JB COCOA SDN BHD - 2022
|Report ID||6053890046930||Popularity||128 views 10 downloads|
|Report Date||Oct 2022||Product|
|Company / Issuer||JB Cocoa Sdn Bhd||Sector||Manufacturing - Food Products|
MARC Ratings has assigned rating of A+IS with a stable outlook to JB Cocoa Sdn Bhd’s proposed Islamic Medium-Term Notes (Sukuk Wakalah) programme of up to RM500.0 million in nominal value (Sukuk Wakalah Programme). JB Cocoa is a key manufacturing subsidiary of JB Foods Limited, a Singapore Stock Exchange listed company, which has provided a corporate guarantee to the proposed programme. The rating assessment considers the consolidated credit profile of JB Foods due to operational and financial linkages within the group.
The key rating factors are the group’s defensible market position as one of the world’s largest cocoa grinders and healthy operating track record in the cocoa industry. Beginning operations in 2003 in Pelabuhan Tanjung Pelepas, Johor, JB Cocoa currently has a grinding capacity of 120,000MT p.a., and when combined with the 60,000MT p.a. grinding capacity of sister company PT Jebe Koko in Gresik, Indonesia, the group’s total grinding capacity stands at 180,000MT p.a. Utilisation rate remains healthy at around 82.7% in 1H2022 (2021: 80.6%), reflecting capacity expansion that has been in sync with demand growth. Its next major expansion is the 50,000MT p.a. processing facility in Côte d’Ivoire, construction of which began recently in late June 2022. Proceeds from the initial tranche of up to RM150 million will be utilised to fund this project, estimated to cost EUR60 million and slated for completion by end-2024. We view that the facility in the West African country, a key producer of cocoa beans, will afford lower logistical costs and tax savings on cocoa exports to the European Union (EU).
The group produces mainly cocoa butter and cocoa powder. Between 2017 and 2021, sales grew by about 10% p.a., underscoring the group’s market position as a midstream global player in the cocoa industry. Sales have continued to grow despite the challenging environment during 2020-2021 due to the pandemic. Cocoa butter (mainly for chocolate production) and cocoa powder (mainly for beverages and baking) remain key contributors to revenue, accounting for about 53% and 38% in 1H2022. We note that the group largely exports to established global players mainly in the US, China and the EU, but has increased sales to the Southeast Asian region due to geopolitical tensions as well as to improve margins from lower ocean freight costs.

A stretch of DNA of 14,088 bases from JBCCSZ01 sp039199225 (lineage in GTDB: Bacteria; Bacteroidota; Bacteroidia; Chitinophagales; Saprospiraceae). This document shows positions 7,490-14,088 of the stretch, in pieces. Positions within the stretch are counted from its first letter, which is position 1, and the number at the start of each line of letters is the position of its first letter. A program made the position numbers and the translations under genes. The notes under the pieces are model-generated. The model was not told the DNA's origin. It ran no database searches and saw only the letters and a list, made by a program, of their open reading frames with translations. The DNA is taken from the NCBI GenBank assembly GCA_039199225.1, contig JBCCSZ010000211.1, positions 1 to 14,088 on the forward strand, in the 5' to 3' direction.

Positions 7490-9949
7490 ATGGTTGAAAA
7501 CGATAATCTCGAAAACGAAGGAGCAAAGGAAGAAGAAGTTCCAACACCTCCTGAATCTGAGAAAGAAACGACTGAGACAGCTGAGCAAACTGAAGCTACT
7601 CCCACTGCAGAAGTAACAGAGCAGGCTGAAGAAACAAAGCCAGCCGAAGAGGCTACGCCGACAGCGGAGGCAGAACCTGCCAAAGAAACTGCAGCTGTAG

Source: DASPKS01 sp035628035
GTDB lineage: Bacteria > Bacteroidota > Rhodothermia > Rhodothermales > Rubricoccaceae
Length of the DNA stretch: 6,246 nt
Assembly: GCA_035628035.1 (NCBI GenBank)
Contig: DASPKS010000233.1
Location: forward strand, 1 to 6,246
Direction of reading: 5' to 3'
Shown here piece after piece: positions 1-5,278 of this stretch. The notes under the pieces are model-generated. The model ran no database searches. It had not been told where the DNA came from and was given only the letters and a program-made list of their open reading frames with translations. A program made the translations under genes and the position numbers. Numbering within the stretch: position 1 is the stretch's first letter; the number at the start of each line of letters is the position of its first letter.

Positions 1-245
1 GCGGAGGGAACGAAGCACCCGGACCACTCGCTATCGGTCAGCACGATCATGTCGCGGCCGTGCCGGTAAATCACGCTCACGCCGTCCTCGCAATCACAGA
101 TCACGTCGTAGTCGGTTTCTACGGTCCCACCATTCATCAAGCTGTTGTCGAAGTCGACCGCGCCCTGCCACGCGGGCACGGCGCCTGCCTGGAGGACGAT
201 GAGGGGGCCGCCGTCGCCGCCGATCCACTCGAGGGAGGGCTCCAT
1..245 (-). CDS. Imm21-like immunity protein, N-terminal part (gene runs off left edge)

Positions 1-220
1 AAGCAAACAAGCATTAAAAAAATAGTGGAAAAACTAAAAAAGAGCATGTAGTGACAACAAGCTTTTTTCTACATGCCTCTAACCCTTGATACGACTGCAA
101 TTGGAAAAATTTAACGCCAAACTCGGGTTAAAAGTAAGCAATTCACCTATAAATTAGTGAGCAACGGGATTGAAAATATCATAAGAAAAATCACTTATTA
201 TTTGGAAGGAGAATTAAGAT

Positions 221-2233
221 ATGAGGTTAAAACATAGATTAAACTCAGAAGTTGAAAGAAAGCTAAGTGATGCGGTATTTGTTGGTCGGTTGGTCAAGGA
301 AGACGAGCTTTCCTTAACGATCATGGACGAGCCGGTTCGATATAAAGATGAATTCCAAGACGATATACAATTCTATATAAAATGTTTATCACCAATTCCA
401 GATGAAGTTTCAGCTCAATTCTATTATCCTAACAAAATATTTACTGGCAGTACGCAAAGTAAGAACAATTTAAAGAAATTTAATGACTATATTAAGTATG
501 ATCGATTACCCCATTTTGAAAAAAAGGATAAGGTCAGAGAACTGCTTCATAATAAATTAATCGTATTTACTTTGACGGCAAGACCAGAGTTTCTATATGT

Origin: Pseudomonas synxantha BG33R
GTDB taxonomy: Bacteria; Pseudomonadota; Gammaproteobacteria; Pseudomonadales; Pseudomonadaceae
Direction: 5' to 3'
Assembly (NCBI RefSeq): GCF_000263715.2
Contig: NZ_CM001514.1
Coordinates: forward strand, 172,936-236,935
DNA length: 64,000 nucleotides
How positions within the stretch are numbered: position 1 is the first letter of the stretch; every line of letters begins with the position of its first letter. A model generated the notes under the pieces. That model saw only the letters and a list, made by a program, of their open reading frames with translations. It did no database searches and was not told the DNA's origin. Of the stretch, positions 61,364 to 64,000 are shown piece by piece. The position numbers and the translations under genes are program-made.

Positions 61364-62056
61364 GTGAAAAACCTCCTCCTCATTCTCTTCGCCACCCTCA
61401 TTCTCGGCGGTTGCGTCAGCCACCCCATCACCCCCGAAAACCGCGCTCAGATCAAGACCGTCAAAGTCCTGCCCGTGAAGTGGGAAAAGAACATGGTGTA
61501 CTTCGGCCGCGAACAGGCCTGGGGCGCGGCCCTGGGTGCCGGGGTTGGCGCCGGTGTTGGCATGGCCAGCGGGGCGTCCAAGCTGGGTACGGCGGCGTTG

The group has diversified cocoa bean sources; its largest and top 10 suppliers account for 8% and 52% of purchases in 2021 and therefore exposure to supplier concentration risk is low. We also note that about 90% of revenue accounts for the cost of cocoa beans, the price of which remains volatile but largely mitigated through cost pass-through to customers. Nonetheless, recent increases in freight costs have dampened group margins. In 2021, the 66.6% decline in operating profit to RM38.4 million was due to high trucking and freight costs owing to supply chain disruptions. We expect this situation to ease in the medium term.
For 1H2022, group revenue and operating profit improved y-o-y to RM1.1 billion and RM48.2 million (1H2021: RM861.3 million; RM27.6 million), driven by moderating cocoa prices and some easing of supply chain disruptions. Group borrowings, comprising largely trade financing, stood at RM803.0 million as at end-June 2022, translating to a debt-to-equity ratio of 1.07x. Excluding trade financing, the group has a term loan of RM79.1 million. Over the medium term, borrowings are projected to increase to about RM1.4 billion (including trade financing) to fund capacity expansion worth up to RM650 million, including the Côte d’Ivoire project.
The stable outlook reflects our expectation that the group’s operational performance and healthy market position would enable the group to benefit from a rebound in demand and a decline in supply chain disruptions.
Any upward movement in the group’s rating would be premised on substantial improvement in its leverage position and sustained operating performance, particularly operating profit margins.
Downward rating pressure would occur if its profitability weakens sharply from forecasts and/or if any debt-funded expansionary efforts are not visibly earnings accretive in the immediate term.